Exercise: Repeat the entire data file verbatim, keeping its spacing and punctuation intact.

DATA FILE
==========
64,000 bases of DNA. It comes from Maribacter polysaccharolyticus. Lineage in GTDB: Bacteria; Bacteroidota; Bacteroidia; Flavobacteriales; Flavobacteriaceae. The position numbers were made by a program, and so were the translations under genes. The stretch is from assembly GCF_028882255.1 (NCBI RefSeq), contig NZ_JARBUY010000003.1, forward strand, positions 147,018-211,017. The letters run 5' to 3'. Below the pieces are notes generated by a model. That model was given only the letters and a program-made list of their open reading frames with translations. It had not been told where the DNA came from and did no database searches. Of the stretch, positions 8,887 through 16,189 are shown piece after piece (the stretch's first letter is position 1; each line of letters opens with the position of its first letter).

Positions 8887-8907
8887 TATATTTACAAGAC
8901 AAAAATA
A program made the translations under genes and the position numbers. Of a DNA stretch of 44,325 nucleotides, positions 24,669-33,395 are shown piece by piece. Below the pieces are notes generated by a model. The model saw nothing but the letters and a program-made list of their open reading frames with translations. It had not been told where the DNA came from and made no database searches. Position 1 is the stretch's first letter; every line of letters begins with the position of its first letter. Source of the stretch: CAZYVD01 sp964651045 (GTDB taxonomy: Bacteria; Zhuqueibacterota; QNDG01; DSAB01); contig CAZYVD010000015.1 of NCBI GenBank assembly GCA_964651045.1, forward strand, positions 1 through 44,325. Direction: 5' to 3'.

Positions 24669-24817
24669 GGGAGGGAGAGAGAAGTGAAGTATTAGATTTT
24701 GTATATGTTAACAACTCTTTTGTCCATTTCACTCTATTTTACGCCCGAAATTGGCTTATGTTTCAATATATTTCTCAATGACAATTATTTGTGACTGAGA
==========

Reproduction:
64,000 bases of DNA. It comes from Maribacter polysaccharolyticus. Lineage in GTDB: Bacteria; Bacteroidota; Bacteroidia; Flavobacteriales; Flavobacteriaceae. The position numbers were made by a program, and so were the translations under genes. The stretch is from assembly GCF_028882255.1 (NCBI RefSeq), contig NZ_JARBUY010000003.1, forward strand, positions 147,018-211,017. The letters run 5' to 3'. Below the pieces are notes generated by a model. That model was given only the letters and a program-made list of their open reading frames with translations. It had not been told where the DNA came from and did no database searches. Of the stretch, positions 8,887 through 16,189 are shown piece after piece (the stretch's first letter is position 1; each line of letters opens with the position of its first letter).

Positions 8887-8907
8887 TATATTTACAAGAC
8901 AAAAATA
A program made the translations under genes and the position numbers. Of a DNA stretch of 44,325 nucleotides, positions 24,669-33,395 are shown piece by piece. Below the pieces are notes generated by a model. The model saw nothing but the letters and a program-made list of their open reading frames with translations. It had not been told where the DNA came from and made no database searches. Position 1 is the stretch's first letter; every line of letters begins with the position of its first letter. Source of the stretch: CAZYVD01 sp964651045 (GTDB taxonomy: Bacteria; Zhuqueibacterota; QNDG01; DSAB01); contig CAZYVD010000015.1 of NCBI GenBank assembly GCA_964651045.1, forward strand, positions 1 through 44,325. Direction: 5' to 3'.

Positions 24669-24817
24669 GGGAGGGAGAGAGAAGTGAAGTATTAGATTTT
24701 GTATATGTTAACAACTCTTTTGTCCATTTCACTCTATTTTACGCCCGAAATTGGCTTATGTTTCAATATATTTCTCAATGACAATTATTTGTGACTGAGA